Professor Arnold has clerked for a federal appellate judge on the 10th Circuit and practiced law in Texas, including serving as a city attorney and representing water districts. He served as Chairman of the Planning Commission of Anaheim, California, and on numerous government task forces and nonprofit boards. He had a land use planning internship with the Boston Redevelopment Authority, did rural poverty work in Kansas, and worked for two members of Congress. Professor Arnold received his Bachelor of Arts, with Highest Distinction, Phi Beta Kappa, in 1987 from the University of Kansas. He received his Doctor of Jurisprudence, with Distinction, in 1990 from Stanford University, where he co-founded the Stanford Law & Policy Review and was a Graduate Student Fellow in the Stanford Center for Conflict and Negotiation. He has affiliations with interdisciplinary research centers at six major universities nationwide and is a part of an interdisciplinary collaboration of scholars studying adaptive governance and resilience.
Professor Arnold will be joined in co-teaching the course by a team of his former students who are
professionals knowledgeable in adaptive planning. They include:
- Brian O’Neill, an aquatic ecologist and environmental planner in Chicago
- Heather Kenny, a local-government and land-use lawyer in California and adjunct professor at Lincoln Law School of Sacramento
- Sherry Fuller, a business manager at the Irvine Ranch Conservancy in Orange County, California, and former community redevelopment project manager
- Andrew Black, who is Associate Dean of Career Planning and Applied Learning at Eckerd College in St. Petersburg, Florida, and a former field representative for two U.S. Senators in New Mexico
- Andrea Pompei Lacy, AICP, who directs the Center for Hazards Research and Policy Development at the University of Louisville
- Jennifer-Grace Ewa, a Postdoctoral Fellow in Inequality and the Provision of Open Space at the University of Denver
- Alexandra Chase, a recent graduate of the Brandeis School of Law who has worked on watershed and urban resilience issues with the Center for Land Use and Environmental Responsibility and now lives in St. Petersburg, Florida.
October 12 – November 22, 2015,
Online, asynchronous, and self-paced
For more information
September 23, 2015 in Agriculture, Beaches, Charleston, Chicago, Coastal Regulation, Comprehensive Plans, Conferences, Conservation Easements, Crime, Density, Detroit, Development, Economic Development, Environmental Justice, Environmental Law, Environmentalism, Exurbs, Federal Government, Finance, Financial Crisis, Food, Georgia, Green Building, Houston, HUD, Impact Fees, Inclusionary Zoning, Industrial Regulation, Lectures, Local Government, Montgomery, Mortgage Crisis, New York, Planning, Property, Race, Redevelopment, Scholarship, Smart Growth, Smartcode, Sprawl, State Government, Subdivision Regulations, Suburbs, Sun Belt, Sustainability, Transportation, Water, Wind Energy, Zoning | Permalink | Comments (0)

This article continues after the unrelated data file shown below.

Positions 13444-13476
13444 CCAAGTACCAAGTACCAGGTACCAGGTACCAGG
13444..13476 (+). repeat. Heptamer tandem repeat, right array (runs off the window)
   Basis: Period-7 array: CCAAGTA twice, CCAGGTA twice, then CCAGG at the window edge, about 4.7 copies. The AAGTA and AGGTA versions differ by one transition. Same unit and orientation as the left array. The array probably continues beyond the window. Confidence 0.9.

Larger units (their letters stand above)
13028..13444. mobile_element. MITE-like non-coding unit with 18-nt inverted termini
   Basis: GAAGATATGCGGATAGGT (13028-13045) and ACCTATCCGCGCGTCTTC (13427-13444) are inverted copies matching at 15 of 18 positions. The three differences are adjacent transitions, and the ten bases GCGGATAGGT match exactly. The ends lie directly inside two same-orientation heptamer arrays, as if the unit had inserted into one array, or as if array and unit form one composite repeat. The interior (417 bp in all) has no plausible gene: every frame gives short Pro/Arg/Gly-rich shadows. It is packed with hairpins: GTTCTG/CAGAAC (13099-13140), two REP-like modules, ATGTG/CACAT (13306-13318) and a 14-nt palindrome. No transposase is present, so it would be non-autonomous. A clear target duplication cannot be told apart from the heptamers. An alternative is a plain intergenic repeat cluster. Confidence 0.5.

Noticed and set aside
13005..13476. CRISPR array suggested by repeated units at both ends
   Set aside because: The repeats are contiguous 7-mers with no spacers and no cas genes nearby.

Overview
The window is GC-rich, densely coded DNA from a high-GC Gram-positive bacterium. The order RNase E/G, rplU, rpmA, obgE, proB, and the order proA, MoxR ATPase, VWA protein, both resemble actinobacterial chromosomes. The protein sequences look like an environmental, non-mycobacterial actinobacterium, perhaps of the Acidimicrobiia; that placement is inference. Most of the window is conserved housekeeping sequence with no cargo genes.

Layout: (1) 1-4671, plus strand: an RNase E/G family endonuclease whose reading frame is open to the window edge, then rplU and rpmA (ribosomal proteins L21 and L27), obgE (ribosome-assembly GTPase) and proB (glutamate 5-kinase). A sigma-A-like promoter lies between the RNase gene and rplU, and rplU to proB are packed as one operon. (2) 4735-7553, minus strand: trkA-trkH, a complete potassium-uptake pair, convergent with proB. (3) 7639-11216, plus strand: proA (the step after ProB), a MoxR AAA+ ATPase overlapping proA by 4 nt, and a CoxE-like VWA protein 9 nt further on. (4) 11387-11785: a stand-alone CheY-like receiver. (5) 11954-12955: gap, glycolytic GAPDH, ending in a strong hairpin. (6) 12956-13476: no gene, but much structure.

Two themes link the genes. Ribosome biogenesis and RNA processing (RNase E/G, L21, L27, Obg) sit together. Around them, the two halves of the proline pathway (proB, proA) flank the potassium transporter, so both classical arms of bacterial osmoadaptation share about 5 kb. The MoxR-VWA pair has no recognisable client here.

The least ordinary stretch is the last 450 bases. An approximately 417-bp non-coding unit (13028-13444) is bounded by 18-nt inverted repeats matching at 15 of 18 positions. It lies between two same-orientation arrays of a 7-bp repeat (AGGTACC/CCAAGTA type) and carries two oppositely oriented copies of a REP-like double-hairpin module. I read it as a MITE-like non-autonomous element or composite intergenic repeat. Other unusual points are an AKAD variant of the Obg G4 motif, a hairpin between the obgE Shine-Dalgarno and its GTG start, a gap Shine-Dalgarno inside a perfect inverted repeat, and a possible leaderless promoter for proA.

Friday, July 19, 2013
Hannah Wiseman (Florida State) has posted Urban Energy, published in the Fordham Urban Law Journal, (invited symposium), 2013. The abstract:
The twenty-first century has seen important changes in the U.S. energy system, and most share a common theme: In some regions of the country, energy infrastructure is now located near human populations. As has always been the case; fuel in the form of oil, gas, sunlight, wind, water, or other energy sources must be extracted wherever it happens to be found; and humans have little control over its location. Energy companies must move to the areas of highest resource abundance and find available surface space from which to capture these fuels. Compounding this challenge is the fact that some of our most abundant remaining energy sources exist in low concentrations and are widely distributed. Sunlight and wind require thousands of acres of technology installations to be efficiently captured, and unconventional oil and gas resources exist at low densities over wide areas in shales or tight sandstone formations. As we tap these sources in ever more numerous locations, energy bumps up against certain human population centers. The city of Fort Worth, Texas, for example, now hosts thousands of natural gas wells, and San Diego has more than 4,500 solar projects. Indeed, with the rise of the Smart Grid; every American consumer could become a small source of electricity; sending electricity back into the grid from a plug-in hybrid vehicle, a solar panel or small wind turbine, a fuel cell, or battery storage. As the extraction of fuels and generation of electricity (“energy production”) become integral parts of certain population centers; the law will have to adjust; responding to land use and environmental disputes, nuisance claims, enhanced demands on local electricity grids, and concerns about equity, in terms of unevenly distributed effects. This Essay explores these new themes in energy law; investigating how certain populated areas have begun to embrace their role as energy centers; by addressing conflicts ex ante, creating systems for permitting and dispute resolution that balance flexibility with predictability, and managing the tradeoff between land-based energy demands and other needs. It also briefly proposes broader lessonsfor improving energy law, based on the piecemeal approaches so far.